So far, so good. But the move appeared to be a bit too desperate. Here you have a new phone which has been worked upon to wow the world and take on the iPhones and the Androids handsets, and then you have to hire a songwriter to jazz up the show. I wonder what BlackBerrys internal creative team has to say about it. The company is probably suffering from what could be called a Steve Jobs syndrome. Jobs knew how to run the show. Music was a key ingredient to his overall showmanship, and other firms like BlackBerry now seem to believe that they have to do the same to stay on course.
In the past few years, thousands of consumers have left BlackBerry shores in search of greener pastures. Samsungs Galaxy S III and the ever so desirable iPhone have given BlackBerry a real hiding. The Canadian company had to push out its two co-foundersthe legendary Mike Lazaridis and Jim Balsillieafter the firm suffered huge losses. Its operations chief Thorsten Heins then took over as CEO. Make no mistake, this is BlackBerrys last chance for a revival. It was once hot property in corporate circles, but not anymore. Many started saying that they felt like hiding the product.
This is the age of bring-your-own-device (BYOD) and the line between what is private and what is professional is blurring. Today corporates are allowing personal devices to be used at work. This is what iPhone is doing to competition and BlackBerry is now falling in line. The result is the BlackBerry Z10, a touchscreen phone, and the Q10 that combines a keyboard with a touchscreen.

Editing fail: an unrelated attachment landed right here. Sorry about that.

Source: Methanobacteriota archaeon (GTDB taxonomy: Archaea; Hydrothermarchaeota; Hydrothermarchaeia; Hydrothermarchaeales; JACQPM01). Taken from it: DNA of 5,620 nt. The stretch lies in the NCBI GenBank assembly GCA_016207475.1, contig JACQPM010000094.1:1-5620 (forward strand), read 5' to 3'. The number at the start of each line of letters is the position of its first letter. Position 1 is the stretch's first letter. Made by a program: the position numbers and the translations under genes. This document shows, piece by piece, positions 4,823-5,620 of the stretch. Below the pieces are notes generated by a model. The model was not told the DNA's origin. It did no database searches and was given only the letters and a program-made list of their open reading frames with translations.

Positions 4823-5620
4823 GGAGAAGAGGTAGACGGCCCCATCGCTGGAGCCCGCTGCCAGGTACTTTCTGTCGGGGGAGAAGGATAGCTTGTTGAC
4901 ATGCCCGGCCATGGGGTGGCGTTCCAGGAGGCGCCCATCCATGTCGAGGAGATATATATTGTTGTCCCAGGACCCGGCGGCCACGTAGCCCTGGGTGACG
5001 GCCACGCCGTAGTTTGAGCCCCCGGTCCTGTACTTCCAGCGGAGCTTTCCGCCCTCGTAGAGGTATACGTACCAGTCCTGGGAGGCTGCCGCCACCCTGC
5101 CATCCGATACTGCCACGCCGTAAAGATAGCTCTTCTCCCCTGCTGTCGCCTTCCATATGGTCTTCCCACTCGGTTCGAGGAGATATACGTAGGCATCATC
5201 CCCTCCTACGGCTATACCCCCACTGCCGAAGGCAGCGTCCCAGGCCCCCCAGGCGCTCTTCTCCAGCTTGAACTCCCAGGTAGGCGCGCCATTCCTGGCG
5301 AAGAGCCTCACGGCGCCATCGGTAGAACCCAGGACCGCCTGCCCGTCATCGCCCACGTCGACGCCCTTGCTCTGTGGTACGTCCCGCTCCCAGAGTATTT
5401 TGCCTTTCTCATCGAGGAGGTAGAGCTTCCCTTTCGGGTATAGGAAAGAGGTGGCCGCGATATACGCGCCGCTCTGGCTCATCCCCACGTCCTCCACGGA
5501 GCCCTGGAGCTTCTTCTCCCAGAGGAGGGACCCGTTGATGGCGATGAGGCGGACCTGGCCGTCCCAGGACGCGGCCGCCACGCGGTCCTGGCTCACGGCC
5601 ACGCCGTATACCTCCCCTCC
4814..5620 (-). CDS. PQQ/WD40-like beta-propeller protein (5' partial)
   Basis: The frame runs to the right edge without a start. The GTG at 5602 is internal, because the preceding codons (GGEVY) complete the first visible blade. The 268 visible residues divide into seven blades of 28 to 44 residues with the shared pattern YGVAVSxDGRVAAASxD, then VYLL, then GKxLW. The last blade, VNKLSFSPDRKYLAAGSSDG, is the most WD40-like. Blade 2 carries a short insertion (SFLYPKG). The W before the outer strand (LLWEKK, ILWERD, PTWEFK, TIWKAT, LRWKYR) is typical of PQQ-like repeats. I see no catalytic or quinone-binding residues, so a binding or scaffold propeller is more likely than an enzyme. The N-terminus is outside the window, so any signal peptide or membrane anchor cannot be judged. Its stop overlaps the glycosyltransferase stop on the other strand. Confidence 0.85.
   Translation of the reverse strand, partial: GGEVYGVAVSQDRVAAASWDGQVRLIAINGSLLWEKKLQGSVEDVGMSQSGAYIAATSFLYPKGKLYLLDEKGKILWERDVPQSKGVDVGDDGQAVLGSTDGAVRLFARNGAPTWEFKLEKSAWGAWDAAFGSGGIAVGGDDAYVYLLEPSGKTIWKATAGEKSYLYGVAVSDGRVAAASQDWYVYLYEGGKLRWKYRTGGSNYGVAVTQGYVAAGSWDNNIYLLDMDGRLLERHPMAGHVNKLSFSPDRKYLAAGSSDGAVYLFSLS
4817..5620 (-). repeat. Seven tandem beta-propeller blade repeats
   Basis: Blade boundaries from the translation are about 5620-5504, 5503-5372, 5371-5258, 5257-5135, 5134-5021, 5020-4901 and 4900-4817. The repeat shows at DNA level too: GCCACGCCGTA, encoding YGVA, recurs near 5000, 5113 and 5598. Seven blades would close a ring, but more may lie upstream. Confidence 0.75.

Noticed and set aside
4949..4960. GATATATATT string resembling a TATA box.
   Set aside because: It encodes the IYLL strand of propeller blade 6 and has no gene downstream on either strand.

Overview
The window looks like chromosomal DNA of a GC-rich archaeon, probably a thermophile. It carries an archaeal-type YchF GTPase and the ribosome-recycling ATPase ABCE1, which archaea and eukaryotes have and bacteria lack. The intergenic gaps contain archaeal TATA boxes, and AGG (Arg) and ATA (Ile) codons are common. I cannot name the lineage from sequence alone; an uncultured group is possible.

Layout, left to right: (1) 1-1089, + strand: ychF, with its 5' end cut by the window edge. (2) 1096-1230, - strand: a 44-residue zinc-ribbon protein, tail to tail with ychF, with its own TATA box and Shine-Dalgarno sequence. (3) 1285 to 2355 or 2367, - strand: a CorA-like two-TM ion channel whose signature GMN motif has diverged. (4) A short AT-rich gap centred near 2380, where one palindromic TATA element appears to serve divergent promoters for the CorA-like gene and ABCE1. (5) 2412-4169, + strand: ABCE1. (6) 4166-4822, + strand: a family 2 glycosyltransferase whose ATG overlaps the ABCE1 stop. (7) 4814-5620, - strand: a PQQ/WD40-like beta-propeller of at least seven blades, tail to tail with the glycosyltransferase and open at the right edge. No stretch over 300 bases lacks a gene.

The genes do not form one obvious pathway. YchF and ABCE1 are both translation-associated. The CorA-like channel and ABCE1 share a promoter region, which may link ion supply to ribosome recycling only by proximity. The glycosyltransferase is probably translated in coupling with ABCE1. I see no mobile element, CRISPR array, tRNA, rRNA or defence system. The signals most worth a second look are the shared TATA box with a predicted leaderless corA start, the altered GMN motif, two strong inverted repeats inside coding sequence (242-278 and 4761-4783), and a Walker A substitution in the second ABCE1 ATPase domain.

BlackBerry is driving home the point that the BB10 devices are the best when it comes to a great typing experience. Every time a letter is typed out, the device predicts not only the word that is being typed in but also the following one. A heat-mapping technology learns from the consumers typing patterns as well and that should help reduce errors. The best part is one can swipe from one live application to another without derailing each other.
But I wonder why the company has chosen to stagger the launch of its products. The best thing to do is make the devices available almost immediately after the announcements are made. Thats dramatic and effective. But BlackBerry has chosen the more hazardous route. The company has said that Z10 will debut in Canada early this month, but may appear in the key market of United States only in March or April. Q10 will come into the picture even later. This has poured some good bit of cold water on to the scene. The markets were not impressed by this. Its stock slipped by 6.8% after the announcement was made in New York.
Samsungs new Galaxy IV device may enter the US market before Z10 does, and that would be a real shame for BlackBerry if that happens and all attention gets shifted.
BlackBerry is one of the bigger smartphone players in India, where Samsung and Nokia dominate. The Indian market is dominated by low priced products and BlackBerry will be well aware of this. India is the worlds fourth largest smartphone market, a region that no player can afford to take lightly. Its messenger service (BBM) is still a very popular feature in India and the companys hold has spread even outside corporate circles. But for the firm to make its new devices a big success in India, pricing will be the key.